Dr. Joseph Reger, Fujitsu Fellow and Chief Technology Officer for Fujitsu’s Europe, Middle East, India and Africa
Dr. Joseph Reger, Fujitsu Fellow and Chief Technology Officer for Fujitsu EMIA
Blog Open Source


I do not often make anagrams. But this one fits: Open Source Software (OSS) and the Linux of Cloud Computing – namely OpenStack (OST) – are developing into a successful future and have a lot of significance for SAP.

* in German, “passt so” means “fits just right”, “fits spot-on”.

Recently this magazineꞌs opinions page stated that there was such a thing as ꞌopen-stack euphoriaꞌ. If the meaning of ꞌευφορίαꞌ is an ꞌintense happiness or excitement” I take a different view. I say that there is a well-founded open-stack optimism evident in the market.

Why is Open Source software interesting? Perhaps I am using the term ꞌopen-source softwareꞌ a little casually – what I mean is the strict definition of ꞌfree softwareꞌ applied by the Free Software Foundation (1985). What is important for the software is the ꞌfreedom to use, share, study and (very important!) modifyꞌ. (The addition in italics is mine). This is only possible with open-source software. Here it is of secondary importance whether one has to pay for the software in some way. German gives less scope than English does for ambiguity between ꞌfree – not constrainedꞌ and ꞌfree – not subject to a paymentꞌ.


Access to the source-code and the possibility to modify enable a product to emerge that can be a match for commercial products, in terms of functionality, scope for integration, stability, quality, robustness and often indeed scaleability and availability also – indeed it is often superior. Accordingly, Linux has matured into an operating system in very widespread use. Today, for Cloud installations, around three-quarters of all servers are running on Linux – because good enough is good enough and because the community enjoys a degree of trust.

Why is OpenStack interesting? OpenStack is an OSS Cloud operating system and an environment for activity sequences. Apart from Linux, it is the largest and most ambitious OSS project. A lot has been done correctly right from the start – thus all the following are as they should be: governance model and processes, the procedure for code reviews, the integration tests, the automation of all procedures, etc. Paired with the advantages in terms of architecture – modularity, flexibility, capacity for incubation – this leads to tremendous speed of innovation. Thus, bit by bit, the weaknesses in terms of scaleability, availability, security and automation are being ironed out. That is also the reason why we at Fujitsu have decided to take OpenStack as the foundation for our next-generation cloud platform. We are active in the community and contribute many Enterprise characteristics to the further development of OpenStack. OpenStack is sufficiently complete and robust for a lot of instances of use.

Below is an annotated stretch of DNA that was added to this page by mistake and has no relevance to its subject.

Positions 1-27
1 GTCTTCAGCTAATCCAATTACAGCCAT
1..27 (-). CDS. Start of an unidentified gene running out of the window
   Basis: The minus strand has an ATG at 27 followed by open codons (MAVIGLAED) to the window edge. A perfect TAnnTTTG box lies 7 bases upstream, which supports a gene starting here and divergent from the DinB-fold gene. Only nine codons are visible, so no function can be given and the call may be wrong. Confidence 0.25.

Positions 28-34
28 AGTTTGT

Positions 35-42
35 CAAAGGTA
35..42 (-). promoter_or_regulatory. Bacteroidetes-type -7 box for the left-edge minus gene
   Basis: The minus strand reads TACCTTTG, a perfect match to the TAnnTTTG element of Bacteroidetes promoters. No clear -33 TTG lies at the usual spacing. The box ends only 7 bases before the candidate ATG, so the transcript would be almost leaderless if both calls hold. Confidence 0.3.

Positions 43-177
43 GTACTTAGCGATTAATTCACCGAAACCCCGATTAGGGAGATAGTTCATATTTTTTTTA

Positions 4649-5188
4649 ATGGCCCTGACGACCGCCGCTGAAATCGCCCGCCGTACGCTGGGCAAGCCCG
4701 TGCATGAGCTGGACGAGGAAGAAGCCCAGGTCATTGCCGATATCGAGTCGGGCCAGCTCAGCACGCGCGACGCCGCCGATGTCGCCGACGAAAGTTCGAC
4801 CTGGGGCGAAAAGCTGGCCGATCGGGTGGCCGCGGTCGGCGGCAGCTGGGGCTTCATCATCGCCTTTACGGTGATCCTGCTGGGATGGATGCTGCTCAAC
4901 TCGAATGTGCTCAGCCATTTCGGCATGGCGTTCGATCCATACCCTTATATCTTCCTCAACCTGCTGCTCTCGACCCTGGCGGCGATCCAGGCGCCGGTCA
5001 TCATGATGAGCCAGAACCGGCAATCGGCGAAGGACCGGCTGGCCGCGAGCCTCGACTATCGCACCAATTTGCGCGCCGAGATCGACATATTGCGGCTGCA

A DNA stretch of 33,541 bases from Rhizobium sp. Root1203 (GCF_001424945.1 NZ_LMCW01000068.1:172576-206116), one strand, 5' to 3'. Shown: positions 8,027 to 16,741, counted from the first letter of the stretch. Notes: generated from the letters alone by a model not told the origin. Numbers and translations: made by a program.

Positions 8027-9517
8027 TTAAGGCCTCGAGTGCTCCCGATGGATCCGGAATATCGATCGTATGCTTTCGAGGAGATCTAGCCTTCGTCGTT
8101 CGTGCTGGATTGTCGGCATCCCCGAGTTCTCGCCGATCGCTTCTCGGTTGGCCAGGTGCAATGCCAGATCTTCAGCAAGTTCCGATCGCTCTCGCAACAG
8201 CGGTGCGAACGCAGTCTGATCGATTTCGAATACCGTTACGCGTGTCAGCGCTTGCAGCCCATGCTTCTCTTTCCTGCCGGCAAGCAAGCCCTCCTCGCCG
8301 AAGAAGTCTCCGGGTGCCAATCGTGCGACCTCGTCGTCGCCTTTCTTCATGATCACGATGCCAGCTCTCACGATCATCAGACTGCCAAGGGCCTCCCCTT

Why is all of this of significance for SAP? OpenStack offers an attractive environment for higher layers of the stack – everything that the Cloud heart could desire: virtualisation (VM-s, docker, rocket), PaaS (Cloud Foundry), big-data platform (Hadoop), cluster management (Kubernetes, Mesos), orchestration (TOSCA), service catalogues (Murano), application-monitoring (Monasca). This can not only be supplied but also operated. This also brings us into SAP domains. It is no coincidence that SAP is itself active in some of the OpenStack projects named. There are particularly clear opportunities for deployment for the Hana Cloud Platform (HCP) or Hana Enterprise Cloud (HEC).

Not all of this is perfect yet but OpenStack is barely five years old. SAP-specific capabilities (such as SAP application deployment, system cloning, accounting, high-application-availability) are not yet to be had. Nevertheless the enormous potential for SAP (both for the software and also for the company) is clearly to be seen: OpenStack on Linux can become the perfect SAP infrastructure.

The stack model of IT was not invented without a purpose. Sometimes complete stacks are created, yet usually it is more advantageous if each company involves itself in parts of the stack. This is especially true if the foundations and the infrastructure are already in place. The infrastructure is developing with the times and usually oneꞌs own added-value is shifting upwards. Down below, in many instances open source can take over the tasks. This also applies to SAP. Spot-on – “passst soo!”

Fujitsu EMEIA

About the author

Joseph Reger, Fujitsu

Dr. Joseph Reger has been Chief Technology Officer (CTO) with various Fujitsu entities since 2002.

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